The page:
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The Marion Flow, March 2019

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Since last year I’ve been getting back into playing solo acoustic. Here’s a 6 March 2019 version of ‘the Marion Flow‘:

Originally recorded in New Plymouth in 1999, it became the title track of my second album.

The 1999 recording had quite a different vibe – spoken word delivery, electric guitars panned left & right, and Paul Winstanley playing a cymbal through a pitch shifter, turning it into a deep sea gong sound.

On other occasions it became a rock riff, based around just an E note and its octave.

I was surrounded by wider & weirder music too. I moved to Wellington and found a  kiwi avant-garde scene with free jazz, noise, and theatre gallore. We eventually finished The Marion Flow album in 2001, after recording sessions at Thistle Hall.

The lyrics are some of my favourite. They were scribbled in a notebook sometime in the late 90s. I was digesting the influence of literary modernism (eg lines like ‘yea take in that wake’ a shout out to James Joyce, using nouns as verbs and vice versa, and other general flouting of grammatical rules).

Taranaki and its coastlines inspired much of the atmosphere.

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Here’s a Health to my Cronies (by John Collie, 1856)

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19th century Scottish drinking song, by John Collie (1834-1893), from his book ‘Poems and Lyrics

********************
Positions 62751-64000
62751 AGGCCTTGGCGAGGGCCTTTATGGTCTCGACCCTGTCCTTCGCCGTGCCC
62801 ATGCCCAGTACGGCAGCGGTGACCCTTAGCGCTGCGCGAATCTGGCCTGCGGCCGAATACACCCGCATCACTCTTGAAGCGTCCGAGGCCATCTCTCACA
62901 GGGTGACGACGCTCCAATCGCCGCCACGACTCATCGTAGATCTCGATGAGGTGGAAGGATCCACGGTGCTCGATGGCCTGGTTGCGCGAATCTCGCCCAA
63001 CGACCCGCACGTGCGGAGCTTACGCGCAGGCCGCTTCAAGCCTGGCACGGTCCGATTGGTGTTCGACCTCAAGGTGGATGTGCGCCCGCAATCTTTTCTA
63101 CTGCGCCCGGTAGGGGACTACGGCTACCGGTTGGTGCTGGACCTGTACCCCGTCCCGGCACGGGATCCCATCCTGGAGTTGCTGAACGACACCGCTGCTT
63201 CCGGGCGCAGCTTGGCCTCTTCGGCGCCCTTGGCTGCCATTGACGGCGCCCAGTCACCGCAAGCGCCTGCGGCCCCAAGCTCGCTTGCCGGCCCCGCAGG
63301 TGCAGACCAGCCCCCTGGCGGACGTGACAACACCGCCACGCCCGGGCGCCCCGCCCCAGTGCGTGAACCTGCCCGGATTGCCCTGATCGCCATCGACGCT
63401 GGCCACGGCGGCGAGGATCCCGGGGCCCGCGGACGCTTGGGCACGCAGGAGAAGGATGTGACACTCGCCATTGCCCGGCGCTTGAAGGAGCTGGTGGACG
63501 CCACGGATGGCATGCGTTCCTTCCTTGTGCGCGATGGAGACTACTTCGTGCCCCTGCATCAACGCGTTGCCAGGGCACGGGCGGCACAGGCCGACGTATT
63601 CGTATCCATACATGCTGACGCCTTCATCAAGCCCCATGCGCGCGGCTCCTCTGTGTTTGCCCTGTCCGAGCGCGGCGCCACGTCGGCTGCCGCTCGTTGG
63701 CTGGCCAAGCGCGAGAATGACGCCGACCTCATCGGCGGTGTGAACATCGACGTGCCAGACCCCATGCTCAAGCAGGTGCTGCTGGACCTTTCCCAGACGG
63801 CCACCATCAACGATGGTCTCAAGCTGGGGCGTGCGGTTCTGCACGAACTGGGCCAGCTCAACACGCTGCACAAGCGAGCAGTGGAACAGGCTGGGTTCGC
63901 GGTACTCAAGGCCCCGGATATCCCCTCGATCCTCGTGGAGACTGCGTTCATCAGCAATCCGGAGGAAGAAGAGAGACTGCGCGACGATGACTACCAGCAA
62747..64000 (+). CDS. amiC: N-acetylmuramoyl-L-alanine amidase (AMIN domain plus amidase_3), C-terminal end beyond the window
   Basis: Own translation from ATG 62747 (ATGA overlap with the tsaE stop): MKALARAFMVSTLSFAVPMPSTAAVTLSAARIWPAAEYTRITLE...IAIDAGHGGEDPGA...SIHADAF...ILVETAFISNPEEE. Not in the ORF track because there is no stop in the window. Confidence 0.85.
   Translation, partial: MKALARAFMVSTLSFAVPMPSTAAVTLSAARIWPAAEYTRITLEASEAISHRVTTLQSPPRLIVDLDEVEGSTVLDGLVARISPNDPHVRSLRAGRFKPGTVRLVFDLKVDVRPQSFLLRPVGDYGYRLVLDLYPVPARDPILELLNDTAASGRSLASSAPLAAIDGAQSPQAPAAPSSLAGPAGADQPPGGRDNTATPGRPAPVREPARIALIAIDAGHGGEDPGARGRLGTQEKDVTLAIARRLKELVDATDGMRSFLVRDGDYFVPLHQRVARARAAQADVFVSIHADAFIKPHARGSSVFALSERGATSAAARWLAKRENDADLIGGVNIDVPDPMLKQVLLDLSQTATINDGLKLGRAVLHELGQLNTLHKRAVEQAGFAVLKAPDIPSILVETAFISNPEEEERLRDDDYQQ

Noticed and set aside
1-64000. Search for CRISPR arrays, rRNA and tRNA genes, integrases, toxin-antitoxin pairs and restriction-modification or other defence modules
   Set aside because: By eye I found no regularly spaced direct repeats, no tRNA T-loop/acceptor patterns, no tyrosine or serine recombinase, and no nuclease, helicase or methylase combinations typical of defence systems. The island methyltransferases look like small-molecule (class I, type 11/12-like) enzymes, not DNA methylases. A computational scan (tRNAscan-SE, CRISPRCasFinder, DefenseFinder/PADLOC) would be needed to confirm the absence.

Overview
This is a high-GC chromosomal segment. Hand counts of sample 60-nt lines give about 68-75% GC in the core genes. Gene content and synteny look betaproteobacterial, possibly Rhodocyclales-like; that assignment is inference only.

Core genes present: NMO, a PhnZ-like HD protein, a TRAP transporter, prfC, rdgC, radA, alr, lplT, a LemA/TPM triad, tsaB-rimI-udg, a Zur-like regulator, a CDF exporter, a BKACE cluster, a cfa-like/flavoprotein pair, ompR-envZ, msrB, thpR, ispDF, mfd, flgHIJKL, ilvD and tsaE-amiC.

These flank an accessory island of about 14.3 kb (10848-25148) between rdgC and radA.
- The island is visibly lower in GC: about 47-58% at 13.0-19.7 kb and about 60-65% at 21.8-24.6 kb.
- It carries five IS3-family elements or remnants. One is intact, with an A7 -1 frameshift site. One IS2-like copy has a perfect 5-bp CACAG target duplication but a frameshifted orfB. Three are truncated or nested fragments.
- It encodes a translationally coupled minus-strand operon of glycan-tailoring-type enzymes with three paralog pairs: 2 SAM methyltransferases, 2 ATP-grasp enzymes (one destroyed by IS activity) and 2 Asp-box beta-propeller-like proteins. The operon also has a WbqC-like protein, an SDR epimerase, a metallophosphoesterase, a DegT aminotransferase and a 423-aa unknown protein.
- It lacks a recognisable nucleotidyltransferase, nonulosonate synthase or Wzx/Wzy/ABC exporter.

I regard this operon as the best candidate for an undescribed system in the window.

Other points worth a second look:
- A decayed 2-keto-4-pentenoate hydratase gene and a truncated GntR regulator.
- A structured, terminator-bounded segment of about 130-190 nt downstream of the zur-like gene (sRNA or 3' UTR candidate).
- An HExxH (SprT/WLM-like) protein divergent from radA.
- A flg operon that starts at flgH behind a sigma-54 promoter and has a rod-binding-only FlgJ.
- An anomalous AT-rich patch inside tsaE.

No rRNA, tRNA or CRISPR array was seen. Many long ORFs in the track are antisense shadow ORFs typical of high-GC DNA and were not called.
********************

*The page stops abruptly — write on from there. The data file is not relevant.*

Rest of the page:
Played by his great-great-grandson Dave Edwards – first public performance of this piece, at Dragon Inn, Featherston, NZ, 6 Feb 2019

HERE’S A HEALTH TO MY CRONIES.

HERE’S a health to my cronies where’er they reside, Whether this side or that o’ yon big rowin’ tide ; I care na what country or kingdom they claim, Be they English or Irish to me it’s the same, Gif their hearts to a glass o’ gude whisky incline, I instantly class them as “Cronies o’ mine.”

Awa wi’ yon nabob purse-proud o’ his gear, Neither he nor his wealth hae charms for us here; Awa wi’ yon fop wi’ his clear headed cane, A bit trip through the warld, it’s use may explain; But welcome my cronies wherever ye be, To join in this gude reekin’ bumper wi’ me.

A fig for the wealth that this warld can gie, We naething brought here, sae we’ve naething to lea; The farmer wi’ ousen an’ acres galore, Has his crosses just now, an’ may sune count on more; Then come here, my cronies, let’s kick awa care, As lang’s we’ve a groat or a shilling to spare.

The Land of My Youth (by John Collie, 1856)

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Poem by John Collie (1834-1893),

 

from his book Poems and Lyrics in the English and Scotch Dialects, published in Scotland in 1856

Performed by his great-great-grandson Dave Edwards in Featherston, New Zealand, January 2019.

John Collie emigrated to New Zealand in 1858. This poem seems to anticipate his leaving Scotland forever, to start a new life in a new country on the opposite side of the world.

 

 

 

 

 

Lyrics